Irish National Opera (INO) opens its debut 2018 season tonight at Dublin’s National Concert Hall, with performances from leading Irish singers including Orla Boylan, Claudia Boyle and Sharon Carty, accompanied by the RTÉ National Symphony Orchestra.
They will present seven operas this year, five of which are new productions. Artistic Director Fergus Sheil is focusing on a mix of classical operas and contemporary works. The season will tour across 13 venues in Ireland and London’s Barbican Centre, and Sheil hopes to build new audiences in Ireland and beyond. The company is born out of a renewed commitment to opera from the Irish Arts Council, who has dramatically increased their funding of this area of music.
The opening production is Thomas Adès’s chamber opera Powder Her Face, in collaboration with Northern Ireland Opera. Following this will be the INO’s first major production – Patrick Mason’s new staging of Mozart’s The Marriage of Figaro. Summer will see performances at the Galway International Arts Festival of Gluck’s Orfeo ed Euridice, and later in the year the company will take a revival of Donnacha Dennehy and Enda Walsh’s The Second Violinist to London. The season will also feature Tom Credd’s new work, The Tales of Hoffman, Bartók’s Bluebeard Castle and Verdi’s Aida. Long-term plans include a production of Wagner’s Ring Cycle in Dublin, where it was last staged in 1913.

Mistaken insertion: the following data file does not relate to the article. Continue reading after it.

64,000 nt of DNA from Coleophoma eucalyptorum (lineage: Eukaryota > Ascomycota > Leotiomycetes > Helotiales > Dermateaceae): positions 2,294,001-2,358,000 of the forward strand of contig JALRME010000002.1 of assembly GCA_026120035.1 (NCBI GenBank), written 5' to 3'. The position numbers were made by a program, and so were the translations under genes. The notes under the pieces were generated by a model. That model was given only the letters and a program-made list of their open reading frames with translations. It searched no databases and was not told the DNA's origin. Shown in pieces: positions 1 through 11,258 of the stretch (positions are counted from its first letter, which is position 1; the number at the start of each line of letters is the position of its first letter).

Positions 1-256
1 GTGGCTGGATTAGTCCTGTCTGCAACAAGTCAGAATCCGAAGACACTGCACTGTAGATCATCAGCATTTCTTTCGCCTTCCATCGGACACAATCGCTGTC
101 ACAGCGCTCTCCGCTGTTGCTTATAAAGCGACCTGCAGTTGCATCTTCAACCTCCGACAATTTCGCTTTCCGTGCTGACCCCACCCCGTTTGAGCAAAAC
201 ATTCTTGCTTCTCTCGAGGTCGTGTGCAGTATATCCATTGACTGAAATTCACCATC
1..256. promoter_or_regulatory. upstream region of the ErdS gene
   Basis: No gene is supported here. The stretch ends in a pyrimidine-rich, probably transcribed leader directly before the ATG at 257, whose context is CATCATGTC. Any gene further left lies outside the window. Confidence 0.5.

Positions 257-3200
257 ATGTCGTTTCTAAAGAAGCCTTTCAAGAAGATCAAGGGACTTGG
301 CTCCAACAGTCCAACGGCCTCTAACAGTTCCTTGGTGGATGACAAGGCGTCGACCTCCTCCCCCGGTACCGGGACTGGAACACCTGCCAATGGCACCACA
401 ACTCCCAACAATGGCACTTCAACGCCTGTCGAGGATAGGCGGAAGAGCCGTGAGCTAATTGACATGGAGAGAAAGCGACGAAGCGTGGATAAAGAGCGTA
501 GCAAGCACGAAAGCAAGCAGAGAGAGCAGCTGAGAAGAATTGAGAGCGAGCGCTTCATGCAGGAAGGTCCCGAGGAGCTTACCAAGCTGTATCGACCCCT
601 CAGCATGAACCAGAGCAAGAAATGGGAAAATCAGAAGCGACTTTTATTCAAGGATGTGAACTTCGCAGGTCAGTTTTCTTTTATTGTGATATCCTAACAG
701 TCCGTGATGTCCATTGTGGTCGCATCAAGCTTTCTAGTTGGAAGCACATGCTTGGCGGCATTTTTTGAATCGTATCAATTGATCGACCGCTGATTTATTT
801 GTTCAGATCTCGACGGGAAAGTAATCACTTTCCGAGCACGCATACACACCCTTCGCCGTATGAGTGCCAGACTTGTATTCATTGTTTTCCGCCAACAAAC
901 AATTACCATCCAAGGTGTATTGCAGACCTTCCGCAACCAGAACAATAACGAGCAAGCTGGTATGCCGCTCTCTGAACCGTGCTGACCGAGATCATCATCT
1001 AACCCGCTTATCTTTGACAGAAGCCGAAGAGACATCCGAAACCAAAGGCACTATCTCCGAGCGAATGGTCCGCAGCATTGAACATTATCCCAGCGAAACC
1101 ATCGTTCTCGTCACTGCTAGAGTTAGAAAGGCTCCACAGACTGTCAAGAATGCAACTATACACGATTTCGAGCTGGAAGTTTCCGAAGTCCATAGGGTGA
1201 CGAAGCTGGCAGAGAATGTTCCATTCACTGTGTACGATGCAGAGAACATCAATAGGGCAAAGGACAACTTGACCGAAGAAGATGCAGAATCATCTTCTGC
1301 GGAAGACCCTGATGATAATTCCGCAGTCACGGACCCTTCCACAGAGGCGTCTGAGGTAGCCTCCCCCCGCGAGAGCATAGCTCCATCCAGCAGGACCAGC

‘This is a fantastic opportunity for us to create something new,’ says Sheil. ‘We have the chance to make a bold statement to the public in Ireland about our world-class artists and bring as many of them as possible to the broadest audiences.’
Fergus Sheil works with opera companies and orchestras across Ireland and the UK as a conductor and creative producer. He established Wide Open Opera in 2012, following the closure of Opera Ireland, and remains their Artistic Director.
He has plans to work with the RTÉ Concert Orchestra, the Irish Chamber Orchestra, the Irish Baroque Orchestra and Crash Ensemble, and the company will likely create its own orchestra for some productions.